Germany: Risk Assessment
Country Risk Rating
Business Climate Rating
- Solid industrial base (more than 20% of GDP)
- Low structural unemployment; well-developed apprenticeship system
- Geographic diversification of exports
- Strong competitiveness
- Importance of family-owned exporting SMEs (Mittelstand)
- Integration of Central and Eastern Europe in production process
- Importance of the ports of Hamburg, Bremerhaven, and Kiel
- Institutional system promoting representativeness and consensus
- Aging infrastructure, delay in fiber optic cable deployment
- Demographic decline, partially offset by immigration
- Highly dependent on world markets, especially Europe
- Prominence of automotive and mechanical engineering industries
- Persistent (but reducing) backwardness in Eastern Länder
- Weak productivity of services
- Shortage of engineers; insufficient continuing education
- Low start-up activity and insufficient venture capital
Growth will be Lower in 2018
The exceptional performance of 2017 is unlikely to be repeated in 2018. The poor performance in the first quarter will only be partly offset by a recovery over the rest of the year. As a result, the economy is approaching potential growth estimated at around 1.5%.
Economic growth is mainly driven by domestic demand. Household consumption remains sustained. One of the key factors behind this dynamism is the strength of the labor market, which has seen increasing employment and strong wage growth. In late 2017, the amount of open positions stood at 1.1 million: an all-time high. Labor demand is especially high in the trade, education, and health sectors, accompanied by high levels of demand in the manufacturing industries and for part-time workers. Therefore, by the end of 2018, the threshold of 45 million people in employment could be reached for the first time, with the unemployment rate set to continue its downward trend towards 5%. In addition, households are benefitting from an increase in family allowances, as well as the reduction in health insurance and pension contributions.
Despite the slowdown in growth in public consumption; due to the decline in the number of refugees received, public investment in social housing and infrastructure remains sustained and is accompanied by solid growth in the construction of private housing – although this latter is coming up against capacity saturation. Conversely, despite the high rate of production capacity utilization, business investment in equipment and buildings could slow due to uncertainties related to Brexit, Italy and the US government's trade policy, in addition to sanctions against Russia and higher energy prices. Exports, especially of capital goods, are likely to slow, while imports of consumer goods should remain supported by domestic demand. In addition, the contribution of foreign trade to growth should remain close to zero. In this context, German payment behavior is expected to remain generally good. The number of business failures is expected to fall slightly (3%, after a fall of more than 7% in 2017).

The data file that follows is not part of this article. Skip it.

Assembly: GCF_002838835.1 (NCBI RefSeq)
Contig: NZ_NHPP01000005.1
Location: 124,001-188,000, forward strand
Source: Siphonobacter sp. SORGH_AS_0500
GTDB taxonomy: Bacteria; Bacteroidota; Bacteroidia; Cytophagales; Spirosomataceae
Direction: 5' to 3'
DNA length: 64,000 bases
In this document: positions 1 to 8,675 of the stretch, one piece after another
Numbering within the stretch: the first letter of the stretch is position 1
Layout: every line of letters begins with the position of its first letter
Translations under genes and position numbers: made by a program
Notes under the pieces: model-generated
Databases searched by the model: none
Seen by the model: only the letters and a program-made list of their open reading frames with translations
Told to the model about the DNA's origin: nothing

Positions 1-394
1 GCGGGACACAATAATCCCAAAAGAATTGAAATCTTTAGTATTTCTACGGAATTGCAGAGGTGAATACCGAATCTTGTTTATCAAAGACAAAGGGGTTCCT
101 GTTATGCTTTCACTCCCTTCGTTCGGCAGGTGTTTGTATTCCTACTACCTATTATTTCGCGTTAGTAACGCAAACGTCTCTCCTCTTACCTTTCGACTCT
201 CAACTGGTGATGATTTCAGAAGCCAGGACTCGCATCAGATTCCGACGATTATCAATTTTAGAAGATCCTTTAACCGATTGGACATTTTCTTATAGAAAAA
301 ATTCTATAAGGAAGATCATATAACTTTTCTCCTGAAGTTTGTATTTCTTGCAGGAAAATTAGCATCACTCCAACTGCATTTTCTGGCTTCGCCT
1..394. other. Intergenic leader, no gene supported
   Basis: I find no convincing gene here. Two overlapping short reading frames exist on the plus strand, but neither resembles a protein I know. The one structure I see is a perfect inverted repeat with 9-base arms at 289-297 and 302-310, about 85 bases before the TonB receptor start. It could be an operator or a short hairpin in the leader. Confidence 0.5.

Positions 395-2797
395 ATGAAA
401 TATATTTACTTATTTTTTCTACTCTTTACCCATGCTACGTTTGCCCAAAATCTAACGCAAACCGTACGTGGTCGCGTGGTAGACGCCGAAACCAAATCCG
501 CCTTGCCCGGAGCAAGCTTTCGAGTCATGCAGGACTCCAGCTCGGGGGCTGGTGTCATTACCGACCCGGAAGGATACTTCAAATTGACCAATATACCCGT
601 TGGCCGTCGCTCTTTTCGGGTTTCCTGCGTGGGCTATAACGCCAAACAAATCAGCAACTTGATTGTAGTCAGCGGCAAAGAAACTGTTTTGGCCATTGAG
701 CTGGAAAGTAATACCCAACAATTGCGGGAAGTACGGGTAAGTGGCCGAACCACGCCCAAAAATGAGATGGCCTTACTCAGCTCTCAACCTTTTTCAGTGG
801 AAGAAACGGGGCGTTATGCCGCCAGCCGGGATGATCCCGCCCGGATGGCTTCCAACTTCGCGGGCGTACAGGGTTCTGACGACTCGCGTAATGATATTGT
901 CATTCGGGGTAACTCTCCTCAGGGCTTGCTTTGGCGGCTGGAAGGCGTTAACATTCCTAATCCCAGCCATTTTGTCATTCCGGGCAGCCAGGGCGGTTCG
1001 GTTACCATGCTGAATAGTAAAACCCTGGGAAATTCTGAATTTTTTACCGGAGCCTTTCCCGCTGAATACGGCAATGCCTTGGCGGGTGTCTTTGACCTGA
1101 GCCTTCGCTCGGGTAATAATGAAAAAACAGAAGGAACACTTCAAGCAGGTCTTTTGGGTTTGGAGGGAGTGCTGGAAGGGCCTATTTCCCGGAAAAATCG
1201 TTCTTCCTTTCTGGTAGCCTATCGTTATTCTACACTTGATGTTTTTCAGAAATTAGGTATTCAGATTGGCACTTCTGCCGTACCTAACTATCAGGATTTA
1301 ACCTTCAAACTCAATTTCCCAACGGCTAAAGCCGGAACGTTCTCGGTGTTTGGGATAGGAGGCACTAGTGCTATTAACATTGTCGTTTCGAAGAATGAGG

Public and External Accounts in Surplus
Despite a slight fiscal loosening against a background of lower social contributions and higher tax thresholds and family allowances for households, and increased investment expenditure on transport, energy and early childhood services, the government balance will continue to show a small surplus, thanks to the positive impact of buoyant activity on revenues. The maintenance of a significant primary surplus (i.e. excluding debt interest) and of a positive differential between growth and the average interest rate should result in another reduction in the debt burden. The current account balance is set to remain broadly in surplus thanks to a massive trade surplus. The balance of services traditionally posts a deficit, predominantly due to tourism. The income balance will likely remain in surplus, with the income generated by the considerable and growing investments abroad (thanks to recurring current account surpluses) being higher than remittances from immigrants and investors.
A New Grand Coalition, But More Fragile
After the September 2017 general elections, the Germans were faced with the longest negotiations to forming a new government since the Second World War. After the failure of talks between the Conservatives, the Liberals, and the Greens, discussions between the Conservatives (CDU-CSU) and the Social Democrats (SPD) led to the formation of a new Grand Coalition government in February on the basis of a 170-page contract. Nevertheless, the small majority of the Coalition parties in the Bundestag, as well as the breakthrough of the far-right (which prompted the right wing of the CDU and the Bavarian CSU to double down on immigration), weaken Chancellor Angela Merkel's position. The government will likely stick to the terms of the contract, particularly in terms of housing, education, family, and retirement, especially given that the contract includes clause for review after two years. Nevertheless, the healthy state of the budget offers significant room for maneuver.